More importantly, the fact that the recession officially ended four years ago yet construction employment remains in a slump is a clear indication of the weakness of this economic recovery.  As the recovery officially enters its fifth year households are still unwilling or unable to purchase new houses and businesses lack the confidence and demand for their products to invest in offices, factories, warehouses and other facilities.  Until the construction sector rebounds because households and businesses are willing and able to invest in structures this recovery will continue to disappoint.

What Happened in Vegas? Its Not Better Off Than Four Years Ago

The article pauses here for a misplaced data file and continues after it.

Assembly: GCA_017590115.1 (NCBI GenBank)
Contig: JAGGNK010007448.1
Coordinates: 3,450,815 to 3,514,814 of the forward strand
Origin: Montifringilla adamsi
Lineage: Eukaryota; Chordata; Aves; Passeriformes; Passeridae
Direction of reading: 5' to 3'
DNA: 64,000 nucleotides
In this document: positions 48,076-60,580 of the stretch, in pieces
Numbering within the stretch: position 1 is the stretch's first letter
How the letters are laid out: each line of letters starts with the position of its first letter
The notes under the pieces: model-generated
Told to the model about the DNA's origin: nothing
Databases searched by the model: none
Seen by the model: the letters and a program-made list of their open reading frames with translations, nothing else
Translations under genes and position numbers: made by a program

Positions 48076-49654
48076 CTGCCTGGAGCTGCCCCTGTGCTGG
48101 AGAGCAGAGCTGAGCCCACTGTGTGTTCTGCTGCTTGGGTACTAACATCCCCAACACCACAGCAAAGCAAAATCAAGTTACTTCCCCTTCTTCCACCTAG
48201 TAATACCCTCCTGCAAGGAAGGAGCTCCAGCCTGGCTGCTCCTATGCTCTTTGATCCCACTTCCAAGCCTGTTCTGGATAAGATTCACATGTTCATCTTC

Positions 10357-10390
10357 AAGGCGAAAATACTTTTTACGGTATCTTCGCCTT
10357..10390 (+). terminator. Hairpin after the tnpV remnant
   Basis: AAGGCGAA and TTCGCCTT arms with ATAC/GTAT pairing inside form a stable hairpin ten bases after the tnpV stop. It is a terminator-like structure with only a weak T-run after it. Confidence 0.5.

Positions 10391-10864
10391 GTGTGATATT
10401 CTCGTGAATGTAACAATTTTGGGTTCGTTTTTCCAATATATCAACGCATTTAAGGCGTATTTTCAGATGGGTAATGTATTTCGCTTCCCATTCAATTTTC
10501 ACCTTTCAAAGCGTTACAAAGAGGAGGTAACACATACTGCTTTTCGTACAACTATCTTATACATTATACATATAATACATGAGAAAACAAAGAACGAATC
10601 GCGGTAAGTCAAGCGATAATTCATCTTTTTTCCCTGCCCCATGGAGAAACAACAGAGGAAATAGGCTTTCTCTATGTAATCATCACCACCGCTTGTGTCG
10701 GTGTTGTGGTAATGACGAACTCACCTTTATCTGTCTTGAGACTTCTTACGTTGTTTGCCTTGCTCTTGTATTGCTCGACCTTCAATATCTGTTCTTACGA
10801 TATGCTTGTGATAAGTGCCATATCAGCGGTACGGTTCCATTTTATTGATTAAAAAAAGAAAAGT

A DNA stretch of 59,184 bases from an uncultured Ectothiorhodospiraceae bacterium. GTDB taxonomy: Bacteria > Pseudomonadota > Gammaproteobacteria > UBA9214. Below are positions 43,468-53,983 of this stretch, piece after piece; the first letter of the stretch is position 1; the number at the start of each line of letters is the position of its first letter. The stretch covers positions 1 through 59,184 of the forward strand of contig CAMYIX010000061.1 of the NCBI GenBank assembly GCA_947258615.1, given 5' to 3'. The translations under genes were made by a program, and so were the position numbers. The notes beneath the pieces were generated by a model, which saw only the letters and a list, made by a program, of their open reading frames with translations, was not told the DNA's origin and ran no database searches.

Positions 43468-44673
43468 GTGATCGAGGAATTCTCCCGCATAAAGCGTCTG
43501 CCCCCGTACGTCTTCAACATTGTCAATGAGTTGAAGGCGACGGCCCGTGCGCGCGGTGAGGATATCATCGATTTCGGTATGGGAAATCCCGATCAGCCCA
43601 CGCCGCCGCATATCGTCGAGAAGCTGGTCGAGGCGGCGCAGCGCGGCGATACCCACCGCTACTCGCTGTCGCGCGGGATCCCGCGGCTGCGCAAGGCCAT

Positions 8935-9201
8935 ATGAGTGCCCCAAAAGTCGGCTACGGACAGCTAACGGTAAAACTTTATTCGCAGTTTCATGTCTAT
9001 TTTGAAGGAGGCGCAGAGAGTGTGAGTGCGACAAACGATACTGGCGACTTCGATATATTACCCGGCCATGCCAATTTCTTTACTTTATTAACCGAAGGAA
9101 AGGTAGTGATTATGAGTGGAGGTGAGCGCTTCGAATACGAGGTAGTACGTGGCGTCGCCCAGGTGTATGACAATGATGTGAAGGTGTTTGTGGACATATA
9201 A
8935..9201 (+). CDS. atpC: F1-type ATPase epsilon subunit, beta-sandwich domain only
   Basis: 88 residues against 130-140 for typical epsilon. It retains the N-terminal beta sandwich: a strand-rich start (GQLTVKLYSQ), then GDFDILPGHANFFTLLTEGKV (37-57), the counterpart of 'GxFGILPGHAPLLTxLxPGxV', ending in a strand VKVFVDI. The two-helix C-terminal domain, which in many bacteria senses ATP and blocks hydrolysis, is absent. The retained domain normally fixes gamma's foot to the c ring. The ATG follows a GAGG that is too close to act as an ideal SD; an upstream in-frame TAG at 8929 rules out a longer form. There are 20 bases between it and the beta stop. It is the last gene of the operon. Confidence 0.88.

The question “are you better off than four years ago?”, first asked by Ronald Reagan in his campaign against Jimmy Carter in 1980, has a different answer for households in different parts of the country, and for workers who differ with respect to their occupation, age, education, race, gender and work experience.  The average answer to this question belies substantial inequality in changes in economic fortunes over the past four years.  There have been economic success stories even during the depths of the deepest recession since the Great Depression.  Some small businesses and start-ups have flourished.  The stock market and corporate profits have rebounded well in the past four years.  Many individuals have found work, moved from part-time to full-time work, received a promotion, or a substantial increase in their rate of pay.